OPINION

Stepped-up efforts to address the pandemic

The Examiner

It looks as if there is a new level of seriousness about getting a handle on the COVID-19 pandemic, made dramatically worse this summer by the highly contagious delta variant. 

More and more public and private employers are requiring vaccinations, and that’s a needed step. It’s especially important in places such a Missouri with stubbornly low levels of vaccination. 

Let’s underline what the medical experts are emphatic about: Face masks work. Wear them indoors and in crowded places outdoors. The vaccines work. Get the jab. No one thing stops COVID, but vaccines, masking, social distancing, good hygiene such as thorough and frequent hand-washing – all those steps – are effective. 

It is within our power to turn the tide, but at the moment the situation is worsening by the day. Hospitalizations and deaths are up, and hospitals here and elsewhere in Missouri are full. It looks a lot like fall 2020 again. 

The failed policy of relying on personal responsibility leaves everyone at the mercy of the least responsible among us, and that’s a major reason we are where we are. Mask mandates are unpleasant – made more so by the knowledge that things didn’t have to be this way – but they are back in Jackson County and Kansas City. Independence this week stuck with a mere recommendation – a risky policy but possibly the only one politically feasible at the moment. 

Missouri is now living under a new and profoundly wrongheaded state law that limits local health departments’ abilities to curb the outbreak of disease. Steps such as mask mandates can only run a few weeks before needing the approval of local elected officials, and those officials can step in an quash a mandate immediately if they choose.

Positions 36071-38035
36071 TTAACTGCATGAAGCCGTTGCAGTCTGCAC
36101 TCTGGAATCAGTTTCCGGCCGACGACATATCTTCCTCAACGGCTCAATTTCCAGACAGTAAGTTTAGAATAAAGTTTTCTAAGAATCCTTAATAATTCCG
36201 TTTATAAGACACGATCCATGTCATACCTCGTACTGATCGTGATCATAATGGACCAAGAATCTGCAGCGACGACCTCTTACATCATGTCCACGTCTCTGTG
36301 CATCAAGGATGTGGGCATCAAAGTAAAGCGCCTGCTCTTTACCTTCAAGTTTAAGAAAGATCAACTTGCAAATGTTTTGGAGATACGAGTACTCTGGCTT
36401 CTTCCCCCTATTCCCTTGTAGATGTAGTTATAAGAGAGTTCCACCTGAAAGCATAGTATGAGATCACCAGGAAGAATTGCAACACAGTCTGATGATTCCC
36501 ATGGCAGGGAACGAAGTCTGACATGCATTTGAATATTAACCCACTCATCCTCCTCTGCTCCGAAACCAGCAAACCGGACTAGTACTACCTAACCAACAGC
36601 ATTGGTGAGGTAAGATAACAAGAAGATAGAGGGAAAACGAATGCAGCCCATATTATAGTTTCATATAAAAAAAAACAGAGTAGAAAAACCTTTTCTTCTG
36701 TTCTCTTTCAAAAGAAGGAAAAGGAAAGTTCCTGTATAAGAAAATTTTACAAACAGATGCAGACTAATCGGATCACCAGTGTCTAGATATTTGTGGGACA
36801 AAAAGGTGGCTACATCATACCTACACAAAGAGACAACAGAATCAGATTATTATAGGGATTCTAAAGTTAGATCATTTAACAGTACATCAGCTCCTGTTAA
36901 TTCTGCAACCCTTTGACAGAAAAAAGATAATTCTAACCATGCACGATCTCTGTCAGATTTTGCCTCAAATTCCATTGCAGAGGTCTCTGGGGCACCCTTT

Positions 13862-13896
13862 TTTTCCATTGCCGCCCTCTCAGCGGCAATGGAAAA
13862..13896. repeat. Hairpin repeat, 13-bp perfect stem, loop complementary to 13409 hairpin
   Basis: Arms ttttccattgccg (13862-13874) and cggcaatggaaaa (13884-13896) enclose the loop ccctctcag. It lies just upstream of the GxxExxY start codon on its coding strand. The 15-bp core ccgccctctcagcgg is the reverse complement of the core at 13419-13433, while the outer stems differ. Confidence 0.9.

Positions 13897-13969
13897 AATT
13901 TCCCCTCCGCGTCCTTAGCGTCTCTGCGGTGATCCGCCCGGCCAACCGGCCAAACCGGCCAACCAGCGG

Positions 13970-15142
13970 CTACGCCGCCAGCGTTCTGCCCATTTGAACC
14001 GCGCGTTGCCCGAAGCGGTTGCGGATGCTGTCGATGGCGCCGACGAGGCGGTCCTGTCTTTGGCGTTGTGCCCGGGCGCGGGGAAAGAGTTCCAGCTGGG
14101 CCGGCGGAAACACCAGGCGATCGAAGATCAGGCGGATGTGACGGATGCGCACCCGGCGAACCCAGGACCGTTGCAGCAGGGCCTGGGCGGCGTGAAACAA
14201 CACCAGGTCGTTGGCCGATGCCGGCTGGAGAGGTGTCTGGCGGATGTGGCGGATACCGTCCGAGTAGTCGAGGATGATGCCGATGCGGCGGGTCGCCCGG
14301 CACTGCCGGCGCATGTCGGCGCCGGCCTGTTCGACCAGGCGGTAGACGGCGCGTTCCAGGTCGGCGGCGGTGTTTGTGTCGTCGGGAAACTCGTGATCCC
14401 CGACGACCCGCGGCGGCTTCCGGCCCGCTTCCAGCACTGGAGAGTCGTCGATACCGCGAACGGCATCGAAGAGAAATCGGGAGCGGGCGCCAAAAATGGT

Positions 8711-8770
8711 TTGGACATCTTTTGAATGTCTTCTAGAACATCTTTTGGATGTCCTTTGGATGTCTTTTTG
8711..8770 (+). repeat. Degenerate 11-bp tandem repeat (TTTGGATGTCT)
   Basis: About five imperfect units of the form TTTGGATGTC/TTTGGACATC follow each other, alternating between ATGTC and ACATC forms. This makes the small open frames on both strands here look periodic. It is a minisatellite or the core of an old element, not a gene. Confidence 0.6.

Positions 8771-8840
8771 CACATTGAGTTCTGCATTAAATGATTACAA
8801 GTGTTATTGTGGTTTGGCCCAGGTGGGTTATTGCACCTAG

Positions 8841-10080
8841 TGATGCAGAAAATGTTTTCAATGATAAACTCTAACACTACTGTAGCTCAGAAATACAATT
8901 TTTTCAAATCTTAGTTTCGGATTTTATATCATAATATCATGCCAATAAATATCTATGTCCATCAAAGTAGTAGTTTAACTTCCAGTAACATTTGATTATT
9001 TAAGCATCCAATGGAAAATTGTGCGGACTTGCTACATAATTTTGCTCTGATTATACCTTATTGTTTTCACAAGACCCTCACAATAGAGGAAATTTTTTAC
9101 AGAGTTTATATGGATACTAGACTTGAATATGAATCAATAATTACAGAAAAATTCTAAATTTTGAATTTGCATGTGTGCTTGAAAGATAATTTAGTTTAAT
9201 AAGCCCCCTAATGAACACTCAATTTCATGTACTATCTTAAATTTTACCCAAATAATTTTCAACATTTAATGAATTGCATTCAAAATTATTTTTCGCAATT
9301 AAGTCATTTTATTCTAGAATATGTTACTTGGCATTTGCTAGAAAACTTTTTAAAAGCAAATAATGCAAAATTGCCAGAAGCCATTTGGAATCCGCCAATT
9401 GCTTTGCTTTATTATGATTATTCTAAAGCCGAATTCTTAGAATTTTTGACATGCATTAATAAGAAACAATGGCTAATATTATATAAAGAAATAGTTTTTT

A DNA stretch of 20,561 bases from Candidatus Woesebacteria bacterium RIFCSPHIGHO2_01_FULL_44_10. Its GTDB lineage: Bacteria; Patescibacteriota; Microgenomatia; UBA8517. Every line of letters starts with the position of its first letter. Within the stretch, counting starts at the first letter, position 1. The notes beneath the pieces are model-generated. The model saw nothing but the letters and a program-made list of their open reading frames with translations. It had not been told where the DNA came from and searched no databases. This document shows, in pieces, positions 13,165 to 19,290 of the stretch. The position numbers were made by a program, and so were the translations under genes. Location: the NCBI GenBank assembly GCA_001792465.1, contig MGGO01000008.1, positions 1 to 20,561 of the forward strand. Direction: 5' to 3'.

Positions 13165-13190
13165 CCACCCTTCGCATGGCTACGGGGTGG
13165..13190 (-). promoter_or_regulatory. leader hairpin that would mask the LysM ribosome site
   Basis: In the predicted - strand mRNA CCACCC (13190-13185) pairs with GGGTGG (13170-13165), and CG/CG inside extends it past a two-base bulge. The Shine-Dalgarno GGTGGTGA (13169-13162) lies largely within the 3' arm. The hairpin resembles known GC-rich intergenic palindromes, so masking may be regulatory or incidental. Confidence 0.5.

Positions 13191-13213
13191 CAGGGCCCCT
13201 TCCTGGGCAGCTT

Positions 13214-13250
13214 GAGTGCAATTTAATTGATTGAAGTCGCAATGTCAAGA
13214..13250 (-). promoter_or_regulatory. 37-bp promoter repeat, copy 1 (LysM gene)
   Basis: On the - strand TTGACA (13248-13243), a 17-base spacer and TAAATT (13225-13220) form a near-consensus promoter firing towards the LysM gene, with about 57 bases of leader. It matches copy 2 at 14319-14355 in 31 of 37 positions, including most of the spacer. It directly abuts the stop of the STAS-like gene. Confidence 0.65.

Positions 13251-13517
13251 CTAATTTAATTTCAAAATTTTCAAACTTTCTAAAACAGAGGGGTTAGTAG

As is said, when you mix science and politics, what you get is politics. And here we are. 

As officials fuss over masks – a no-brainer – the community loses the opportunity to move to more productive conversations. Here’s one: How could we craft ways to protect restaurant owners and others from intense social pressure should they choose to demand proof of vaccination from customers? That would be good for safety and ultimately good for business. This trend is starting elsewhere, and maybe it will get here, but it won’t be easy. 

It’s clear that what we’re doing now isn’t working. School opens soon, and students – for a wide variety of reasons – need to be in class. Restaurants and other businesses can only take so much. People have a right to feel at least relatively safe. We have to do better. The simple things are tedious – onerous if that’s how you choose to see it – but they are what we have available to get through this.